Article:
The same can be said about the use of supposedly “non-lethal” tasers, which have morphed from being alternatives to shooting and killing suspects to tools to enforce docility, or even to punish people who verbally contest the actions of a police officer. A recent report in the New York Times showed that as part of a growing trend to place police officers in public schools, students, including even in elementary schools, are being tasered for what used to be considered an offense meriting a trip to the principal’s office — sometimes with serious and even deadly results. Making everything a crime requiring police action can get ridiculous. In 2004 I covered one story in Philadelphia where a 10-year-old grade school girl was cuffed and hauled off to jail by two cops called in by the principal because she had innocently brought a pair of “grown-up” scissors from home to class in her school bag in order to finish a project involving pasting magazine clippings on a piece of construction paper (she was actually transported to the precinct lock-up, unaccompanied, in the back of a paddy wagon!). This year, a high school senior in Ohio was arrested and jailed by police who found a knife in his car, even though he explained to them that the car was his father’s and that he hadn’t even known the knife was in the vehicle’s glove compartment.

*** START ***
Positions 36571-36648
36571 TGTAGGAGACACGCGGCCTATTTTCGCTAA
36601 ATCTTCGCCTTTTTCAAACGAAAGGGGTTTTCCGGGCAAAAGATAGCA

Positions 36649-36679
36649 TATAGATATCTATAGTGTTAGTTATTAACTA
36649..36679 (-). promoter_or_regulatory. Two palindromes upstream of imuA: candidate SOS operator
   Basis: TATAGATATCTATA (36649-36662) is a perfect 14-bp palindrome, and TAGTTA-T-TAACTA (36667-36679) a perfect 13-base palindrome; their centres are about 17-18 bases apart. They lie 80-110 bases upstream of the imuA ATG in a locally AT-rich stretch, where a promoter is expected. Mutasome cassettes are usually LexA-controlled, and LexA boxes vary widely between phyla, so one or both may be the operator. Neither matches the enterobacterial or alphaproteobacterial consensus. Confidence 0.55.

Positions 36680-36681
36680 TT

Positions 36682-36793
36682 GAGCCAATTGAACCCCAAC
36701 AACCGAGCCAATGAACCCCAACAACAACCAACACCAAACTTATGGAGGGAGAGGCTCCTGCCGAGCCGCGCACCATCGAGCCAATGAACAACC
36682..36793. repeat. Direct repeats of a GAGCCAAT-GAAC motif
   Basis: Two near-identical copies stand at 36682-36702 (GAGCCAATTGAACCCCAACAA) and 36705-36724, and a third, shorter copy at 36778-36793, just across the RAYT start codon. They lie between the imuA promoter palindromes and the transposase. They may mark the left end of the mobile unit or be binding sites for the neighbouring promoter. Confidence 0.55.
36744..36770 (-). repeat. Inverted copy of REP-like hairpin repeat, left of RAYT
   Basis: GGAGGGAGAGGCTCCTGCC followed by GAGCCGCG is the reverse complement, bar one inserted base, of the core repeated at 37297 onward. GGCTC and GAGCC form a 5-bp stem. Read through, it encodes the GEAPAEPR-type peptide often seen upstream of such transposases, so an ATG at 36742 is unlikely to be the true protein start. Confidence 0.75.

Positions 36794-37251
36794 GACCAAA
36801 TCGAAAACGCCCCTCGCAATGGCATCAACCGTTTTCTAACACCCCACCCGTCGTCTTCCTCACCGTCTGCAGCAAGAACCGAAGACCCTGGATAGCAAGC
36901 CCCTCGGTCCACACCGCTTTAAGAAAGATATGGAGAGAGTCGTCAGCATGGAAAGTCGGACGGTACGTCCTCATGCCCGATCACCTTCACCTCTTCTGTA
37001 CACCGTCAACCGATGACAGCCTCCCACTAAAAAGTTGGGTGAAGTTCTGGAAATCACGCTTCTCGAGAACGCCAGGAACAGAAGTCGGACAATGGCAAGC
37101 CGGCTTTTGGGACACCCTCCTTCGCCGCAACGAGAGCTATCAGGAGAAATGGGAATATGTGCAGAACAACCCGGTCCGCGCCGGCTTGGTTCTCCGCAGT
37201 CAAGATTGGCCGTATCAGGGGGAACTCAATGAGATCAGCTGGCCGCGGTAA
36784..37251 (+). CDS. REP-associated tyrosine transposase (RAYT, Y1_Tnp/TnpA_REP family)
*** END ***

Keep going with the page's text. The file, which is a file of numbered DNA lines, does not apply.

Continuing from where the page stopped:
Over the last decade, Special Weapons and Tactics (SWAT) teams have also proliferated. Initially developed in Los Angeles as units that could respond with special weapons and tactics to handle hostage situations, hopefully saving lives, these have, in many communities, become the favored units of choice for making minor drug busts and for serving warrants. The feature of a SWAT raid is arrival by military-looking police, often at night, in an armored vehicle, forced entry into a home via battering ram and sometimes with the aid of flash-bang grenades, with heavily armed and armored cops in military garb, often wearing ski masks, rousting and cuffing family members, who are screamed at and held at gunpoint while their home is ransacked.